Month: June 2008

Aberrations by Penelope Przekop

Date of Publication: 2008, Emerald Book Company

Number of Pages: 241

Synopsis (from back cover): Twenty-one-year-old narcoleptic Angel Duet knows her father harbors secrets. he loves and protects her, but his suspicious refusal to discuss her mother’s death drives Angel to worship as image created from the little history she does have: her father’s sketchy stories and her mother’s treasured photography, studies of clouds that have hung in their foyer for more than twenty years.

When her father’s girlfriend moves in, the photographs come down, and Angel’s search for truth becomes an obsession. As she struggles to uncover the past and gain control over the narcolepsy that often fogs her world, Angel descends into a dizzying realm of drugs, adultery, and confused desire that further obscures reality.

When Angel exposes a history that she could never have imagined, she discovers her entire life has been anchored in lies. Accepting the truth, once found, is the key to understanding herself, her family, and her life. To truly awaken, Angel must realize that sometimes the gifts we receive are not what we want – and only with time do we see the truth.

Review: I have read quite a few books this year already, but this has to be the best to date. I was immediately pulled into the story, from the very first page, and was completely engaged until the end. The characters are fully developed and quite original, as is the idea behind the story. Not knowing much about narcolepsy, I found the treatment of this condition in the story very satisfying. There’s no medical jargon to deal with, and everything is dealt with on an emotional level. Angel seems to channel Sylvia Plath’s Esther Greenwood in her torment and she is surrounded by friends who either aid her or hamper her in her quest to find the truth about her mother.

Przekop manages to seamlessly weave two stories together: her relationship with her father as she searches for her mother, and her relationships with others as she struggles to deal with her narcolepsy. As a bridge between these two stories, Carla, Angel’s father’s girlfriend, is the great mover of the story as she forces Angel to see truths about herself which motivate her to keep going. Although their relationship is strained, Angel and Carla are really the two seekers.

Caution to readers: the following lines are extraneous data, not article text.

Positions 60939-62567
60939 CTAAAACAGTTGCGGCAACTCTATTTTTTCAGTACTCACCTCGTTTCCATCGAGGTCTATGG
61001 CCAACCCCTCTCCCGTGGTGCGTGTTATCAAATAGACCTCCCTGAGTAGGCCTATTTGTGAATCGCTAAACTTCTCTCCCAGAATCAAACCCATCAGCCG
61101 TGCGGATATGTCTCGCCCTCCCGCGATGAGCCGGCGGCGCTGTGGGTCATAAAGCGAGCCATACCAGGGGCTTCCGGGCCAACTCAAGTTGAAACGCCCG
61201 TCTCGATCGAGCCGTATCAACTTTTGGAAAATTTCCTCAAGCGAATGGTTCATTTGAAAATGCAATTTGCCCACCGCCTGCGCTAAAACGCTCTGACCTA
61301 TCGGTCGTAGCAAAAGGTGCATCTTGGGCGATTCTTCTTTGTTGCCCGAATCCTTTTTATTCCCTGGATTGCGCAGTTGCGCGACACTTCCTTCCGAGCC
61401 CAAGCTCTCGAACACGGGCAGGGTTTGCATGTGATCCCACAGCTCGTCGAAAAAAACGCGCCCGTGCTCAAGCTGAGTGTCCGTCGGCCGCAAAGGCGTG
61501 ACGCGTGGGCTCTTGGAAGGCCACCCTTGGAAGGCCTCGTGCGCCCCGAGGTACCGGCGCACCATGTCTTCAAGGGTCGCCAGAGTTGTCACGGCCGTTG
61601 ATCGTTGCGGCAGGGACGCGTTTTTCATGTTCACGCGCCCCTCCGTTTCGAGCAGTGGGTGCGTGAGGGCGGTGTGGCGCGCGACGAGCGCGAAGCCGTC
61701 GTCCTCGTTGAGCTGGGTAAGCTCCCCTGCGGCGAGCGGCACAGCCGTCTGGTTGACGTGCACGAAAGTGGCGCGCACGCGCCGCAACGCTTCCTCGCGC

In the end, I found this book to be extremely satisfying. Przekop is an immensely talented storyteller with the ability to create unforgettable characters. As a first book, Aberrations is an amazing accomplishment, and I can’t wait to see more from Przekop.

Rating: 10/10


A Place of Safety: A Chief Inspector Barnaby Mystery by Caroline Graham

Date of Publication: 1999, St. Martin’s/Minotaur

Number of Pages: 275

Synopsis (from back cover): When sour Charlie Leathers and his dog disappear into thin air, his neighbors in the small, sleepy English village of Ferne Basset are more concerned about the dog than they are about Charlie. Everyone assumes that Charlie will show up…sooner or later. But nobody expects it when he shows up dead.

With one mad dead and a mysterious young woman missing, Chief Inspector Barnaby must race to uncover the secrets of love and greed hidden beneath a cozy village veneer. Now it seems that this safe little town is anything but – and that one if its quirky inhabitants possesses the motive and the means to murder…

Review: I was a little disappointed with some aspects of this book, namely the way the mystery was solved. I don’t want to give too much away, but the perpetrator of the crimes involved felt way too obvious. On the other hand, there was a very satisfying ending with a wodnerful twist, something that, in my opinion, is essential for a good mystery. Another thing I liked about this book was the characters. I found myself wishing I had a neighbor like Evadne Pleat, with her eccentric outfits and many dogs. Also, the two main female characters, Louise Fainlight and Ann Lawrence, are beautifully developed and wonderfully complex. In the end, the book is an entertaining read, but based upon other books in this series, is nothing very special. However, I would still recommend it to any fan of mysteries and thrillers.

Rating: 8/10

Booking Through Thursday: Definition of “Reader”

What, in your opinion, is the definition of a “reader.” A person who indiscriminately reads everything in sight? A person who reads BOOKS? A person who reads, period, no matter what it is?  … Or, more specific? Like the specific person who’s reading something you wrote? [Posted on 6/26/08]